My journey in many ways has been much like designer Tracy Reese. With a successful Kickstarter under my belt and with the blessings of my parents backing the Dur Doux label, I stepped into the fashion world working hard to put my brand in the forefront of the fashion line. Even with the heavy credentials of being a Parsons graduate, I must daily stay deep in the trenches of battle within the fashion industry. I remind myself that in addition to me, there are aspiring black designers such as LaQuan Smith and other designers of color and diverse cultural backgrounds whose works are strongly competitive. Hence, as I noted earlier, the issue is not lack of talent, but lack of money. It comes down to a singular issue of having the resources to let your brand succeed – an access that not many of us are able to get and so continues the struggle.
Changing the fashion industry’s environment by more inclusion of black and diverse fashion designers, particularly the high fashion labels from my experience requires the support of accomplished black brands in every facet of America; from sports, entertainment to business and media. They need to commit to aiding us fashion creatives and divert some of their copious capital to fronting and guiding seasoned designers. Instead of nursing vanity projects, they should place their interest in black fashion talents who are equally artistically creative and do deserve the support. As for we the fashion designers, we must take responsibility by re-visioning ourselves as global brands. Reach out for funding, support and customers globally. Why, one may ask? Well, it is simple. America and the world is one step from being a population of ethnic majorities. Finally, the black and the culturally diverse community must honor and support these talented designers in every way possible. As many can spend money on popular designers from Gucci, Kate Spade, and Michael Kors to Tom Ford, Calvin Klein, Versace and many more, so can they spend money on talented fashion designers from their community. Help build the brand recognition of black designers via social media support by following them and sharing their amazing collections with others. My fellow designers and I must keep our eyes on our ancestors and the trail blazing struggles of a small group of fashion geniuses who embodied incredible raw talent and perseverance to forge their rightful place as fashion icons.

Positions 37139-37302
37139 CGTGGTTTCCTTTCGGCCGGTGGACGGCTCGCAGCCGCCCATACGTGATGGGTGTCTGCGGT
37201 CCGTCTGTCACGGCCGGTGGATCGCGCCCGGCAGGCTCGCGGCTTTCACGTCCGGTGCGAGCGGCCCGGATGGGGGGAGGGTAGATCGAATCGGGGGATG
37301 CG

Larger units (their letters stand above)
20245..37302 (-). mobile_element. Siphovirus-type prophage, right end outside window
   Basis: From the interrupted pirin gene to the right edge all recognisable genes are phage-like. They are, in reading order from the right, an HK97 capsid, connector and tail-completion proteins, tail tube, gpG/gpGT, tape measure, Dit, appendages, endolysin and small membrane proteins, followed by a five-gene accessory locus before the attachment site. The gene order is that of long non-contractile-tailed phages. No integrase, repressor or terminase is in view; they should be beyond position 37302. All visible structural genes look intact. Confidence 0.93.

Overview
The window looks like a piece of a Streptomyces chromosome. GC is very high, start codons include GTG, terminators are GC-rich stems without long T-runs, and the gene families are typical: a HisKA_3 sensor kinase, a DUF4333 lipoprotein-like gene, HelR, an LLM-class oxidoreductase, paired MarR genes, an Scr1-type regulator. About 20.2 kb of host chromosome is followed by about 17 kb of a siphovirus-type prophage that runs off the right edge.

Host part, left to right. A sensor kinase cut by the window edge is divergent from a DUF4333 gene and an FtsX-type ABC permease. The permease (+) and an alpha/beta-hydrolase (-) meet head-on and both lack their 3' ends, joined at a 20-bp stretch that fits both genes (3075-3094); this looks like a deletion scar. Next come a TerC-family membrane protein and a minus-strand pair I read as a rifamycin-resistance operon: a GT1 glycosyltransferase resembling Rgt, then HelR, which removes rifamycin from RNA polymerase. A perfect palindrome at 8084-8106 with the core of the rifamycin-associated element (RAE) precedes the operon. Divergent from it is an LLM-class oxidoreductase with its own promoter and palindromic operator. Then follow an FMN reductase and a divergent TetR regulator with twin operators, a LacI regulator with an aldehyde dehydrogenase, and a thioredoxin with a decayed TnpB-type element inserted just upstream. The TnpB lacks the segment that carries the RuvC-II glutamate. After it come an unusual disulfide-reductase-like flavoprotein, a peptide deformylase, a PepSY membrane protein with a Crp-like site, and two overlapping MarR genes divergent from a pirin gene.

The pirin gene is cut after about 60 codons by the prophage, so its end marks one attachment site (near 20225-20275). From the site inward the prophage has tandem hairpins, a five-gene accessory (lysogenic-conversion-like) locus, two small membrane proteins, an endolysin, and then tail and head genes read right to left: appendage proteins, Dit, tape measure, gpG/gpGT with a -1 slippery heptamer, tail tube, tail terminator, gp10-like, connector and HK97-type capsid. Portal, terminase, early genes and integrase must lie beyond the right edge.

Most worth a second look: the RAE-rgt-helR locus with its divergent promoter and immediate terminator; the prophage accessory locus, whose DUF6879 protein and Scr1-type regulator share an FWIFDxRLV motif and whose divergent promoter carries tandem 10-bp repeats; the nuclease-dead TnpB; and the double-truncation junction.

Willi Smith, Tracy Reese, Carly Cushnie, Jeffrey Banks, Armando Cabral, Duro Olowu, Stephen Burrows, Dexter and Byron Peart, Martine Rose, B Michael, Maxwell Osborne, Olivier Rousteing, Patrick Robinson, Oswald Boateng. These are just a few of designers who have taken their incredible talent to the forefront of the fashion industry line; but there are still recognitions to be made. As the 21st century rushes forward, this new cadre of millennia emerging designers must continue digging deep to find their own path for pushing to the forefront of fashion design and charting new creative territory. Like their Trailblazer predecessors they must be committed to knocking down doors and glass ceilings to gain access, acceptance and acknowledgement as well as the respect of the fashion industry. Miguel Antoinne, La Quan Smith, Natt Taylor, Kimberly Goldson, Eric Raisiana Najla A. Burt (Dur Doux) – these names are just a few of many hopeful fashion icons following in the footsteps of the Ethnic Fashion Design Trailblazers…